Archive for the ‘West Virginia’ Category

Little Guides

June 20th, 2013

geminioutlineMy maternal grandmother, Mable, had a few odd yet predictable routines. While she was quite bright, in at least two areas, she went gut and hope.

The closest the eastern panhandle of WV had to a local but city newspaper was the Cumberland Times, from 28 miles away on Route 28. While a silly and slim rag, it had area news as well as comics, advice columns, word puzzles and of course a horoscope.

If you are an astrology believer be aware that I am not and never have been. I looked through my usual combination scientific and experiential lenses. I don’t see any value with the possible exceptions of entertainment and reinforcing what you want to be so.

It’s been many years since I even looked at one, other than the spoofs in The Onion. As yesterday was my birthday, that somehow inspired me to look. The result was:

TODAY’S BIRTHDAY (June 19). In the past, you’ve had fewer options, but now you’ll find yourself in a position to be discerning and selective. What happens in July makes you more interesting and also more interested in others. A certain someone or something enthralls you in August. September brings a self-imposed challenge and a well-won victory. Capricorn and Sagittarius people adore you. Your lucky numbers are: 3, 22, 39, 42 and 15.

That’s vague enough to fit almost anyone. The specifics about my adorant one-sixth of the world was a coincidental nice touch, as in that my long-term wife was born under Capricorn.

Yet come each morning, Mable would read her horoscope and seem to get some satisfaction. As far as I could tell, she remained rational enough that she did not alter her behavior or feel any trepidation.

Later in the day, she also sat solo at the dinner table with her Bible and The Upper Room. That wee weekly magazine has cites some scripture and has a homily on it, along with some pretty specific steps for being cool with Jesus. She’d read and meditate. She was always calm and composed afterward.

We were a Methodist family and she certainly was a believer. Among other credal tenets, heaven was one she fully accepted. She fully expected a personal identity after death, including eternal bliss. Unlike say Presbyterians with there predestination, Methodists were of the good deeds and thoughts got you right with God and in line for a spot in this heaven.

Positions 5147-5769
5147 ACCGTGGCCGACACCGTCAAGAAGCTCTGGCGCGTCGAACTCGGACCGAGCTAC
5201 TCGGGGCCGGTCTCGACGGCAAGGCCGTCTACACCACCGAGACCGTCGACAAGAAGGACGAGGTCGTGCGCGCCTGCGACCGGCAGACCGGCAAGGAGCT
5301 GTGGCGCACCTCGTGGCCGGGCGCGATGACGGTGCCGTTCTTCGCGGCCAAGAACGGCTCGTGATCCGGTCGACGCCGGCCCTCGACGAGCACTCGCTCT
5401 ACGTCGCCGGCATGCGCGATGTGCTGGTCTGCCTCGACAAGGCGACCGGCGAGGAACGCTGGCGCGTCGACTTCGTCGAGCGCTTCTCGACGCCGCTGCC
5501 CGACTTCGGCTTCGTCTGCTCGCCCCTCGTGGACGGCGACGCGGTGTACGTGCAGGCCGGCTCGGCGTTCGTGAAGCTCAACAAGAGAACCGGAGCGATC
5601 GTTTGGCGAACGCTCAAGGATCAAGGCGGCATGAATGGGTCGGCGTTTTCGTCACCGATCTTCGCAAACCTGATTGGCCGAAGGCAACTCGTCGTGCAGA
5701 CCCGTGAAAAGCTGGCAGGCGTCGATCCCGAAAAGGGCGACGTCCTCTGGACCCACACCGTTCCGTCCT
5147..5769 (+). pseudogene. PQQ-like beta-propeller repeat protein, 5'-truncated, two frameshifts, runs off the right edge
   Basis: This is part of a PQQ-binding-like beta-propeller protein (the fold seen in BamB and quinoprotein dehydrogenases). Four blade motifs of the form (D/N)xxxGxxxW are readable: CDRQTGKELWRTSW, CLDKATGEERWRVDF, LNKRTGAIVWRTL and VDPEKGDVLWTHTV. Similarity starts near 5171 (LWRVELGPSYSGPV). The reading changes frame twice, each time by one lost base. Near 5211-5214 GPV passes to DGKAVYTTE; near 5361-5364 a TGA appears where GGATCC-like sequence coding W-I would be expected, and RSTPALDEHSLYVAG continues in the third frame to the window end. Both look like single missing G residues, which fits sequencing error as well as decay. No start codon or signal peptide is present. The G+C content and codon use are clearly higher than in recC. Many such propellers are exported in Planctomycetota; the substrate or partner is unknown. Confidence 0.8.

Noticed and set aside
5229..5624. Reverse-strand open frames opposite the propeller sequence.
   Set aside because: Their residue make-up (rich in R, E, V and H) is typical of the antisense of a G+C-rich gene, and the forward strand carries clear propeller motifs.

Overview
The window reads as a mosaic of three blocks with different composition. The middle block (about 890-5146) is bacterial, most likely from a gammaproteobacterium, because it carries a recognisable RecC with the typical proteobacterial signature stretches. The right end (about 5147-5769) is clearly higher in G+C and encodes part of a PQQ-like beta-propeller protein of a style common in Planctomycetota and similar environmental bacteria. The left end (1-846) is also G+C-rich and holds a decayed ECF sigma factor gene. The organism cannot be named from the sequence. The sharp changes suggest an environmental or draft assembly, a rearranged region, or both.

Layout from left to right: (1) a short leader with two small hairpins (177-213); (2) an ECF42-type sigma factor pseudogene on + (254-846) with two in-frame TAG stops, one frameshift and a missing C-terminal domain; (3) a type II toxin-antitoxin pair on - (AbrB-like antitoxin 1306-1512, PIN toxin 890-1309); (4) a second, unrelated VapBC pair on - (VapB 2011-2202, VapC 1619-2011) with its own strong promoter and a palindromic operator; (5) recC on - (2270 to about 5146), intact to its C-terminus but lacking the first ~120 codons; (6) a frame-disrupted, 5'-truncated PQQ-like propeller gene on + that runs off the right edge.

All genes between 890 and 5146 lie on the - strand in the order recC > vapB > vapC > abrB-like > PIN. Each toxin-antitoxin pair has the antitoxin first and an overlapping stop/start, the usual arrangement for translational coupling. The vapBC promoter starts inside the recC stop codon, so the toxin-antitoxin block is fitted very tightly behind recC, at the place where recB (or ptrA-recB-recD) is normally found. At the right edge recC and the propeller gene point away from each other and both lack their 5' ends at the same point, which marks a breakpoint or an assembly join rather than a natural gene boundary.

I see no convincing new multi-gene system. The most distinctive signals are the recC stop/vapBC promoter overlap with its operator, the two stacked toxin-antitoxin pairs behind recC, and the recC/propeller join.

I see anything destructive or particularly negative about Mable’s two foibles. The horoscope did not control her or upset her. The devotional may in fact reinforced positive thoughts and deeds.

Neither was rational, rather emotionally, a.k.a. faith, based. So what?

 

West Virginia Christmas Right here

December 22nd, 2012

For the life of me, I can’t remember the Christmas tune the white church played in our house. It had music-box works and I enjoyed winding it up, returning it to the cotton “snow” lawn, and grokking the season.

My mother, Wanda, loved Christmas and did it up right. She’s dead, but we have retained much of her joy and rituals.  I’m very sure my sister dumped the oldest fixings and does not decorate as intricately. Here, we almost do.

treemas2012Perhaps like the proverb of dubious provenance, there are no atheists in foxholes,  pleasure in and even obsession with this holiday season may not be limited to Christians. Indeed for me, I was raised as a Christian and was a devoted one when young. I got better. Yet, I generally go to a Christmas eve service, often the old-fashioned New England one, with the fillip of the Boston Gay Men’s Chorus performing, at the Arlington Street Church. There’s nothing like an apse filled with bald or gray chubby or saggy men in dinner jackets with beautiful voices singing God’s glory to scream, “He is born!”

Wanda though picked up from her father Bill, my Granddad. His often grumpy wife Mable, Baba per my sister’s dubbing as the privilege of the first grandchild (she similarly named the paternal version Bubu) was not such a Christmas aficionado.  Granddad started with the two three-story blue spruce on the front mini-lawn. He festooned them with strands of those gigantic colored bulbs we boomers knew.

Then he and I could get in Charlie Long’s pickup with him — the kind where you had to use a hammer to change in and out of 4-wheel drive by pounding the hub. We’d thump over the fields and across the shallow South Branch of the Potomac to get to his land that had evergreens. I’d pick the tree I liked, as by far the junior man-let in the group and we’d saw it down. They always let me make the last few cuts that caused the TIMBER moment.

Mable never cared for this treasure. It was work to trim, although she was not involved except for huddling, directing and scolding. It always meant she had to haul out the vacuum daily to inhale the needles. It was more trouble to undress, plus shedding seemingly half its tags on the trip out the front door before trash day. Harrumph, indeed.

miltonluminWanda was in Bill’s mode and then some. Most personally obviously, she bought presents, not only many, but exactly what people wanted or would have asked for had they been as perceptive as she. Very much unlike those who wrote checks, gave gift cards, or approximated age-appropriate gifts, Wanda looked to the soul (and lifestyle) of each recipient. She made sure you got what would delight you. Your delight was hers.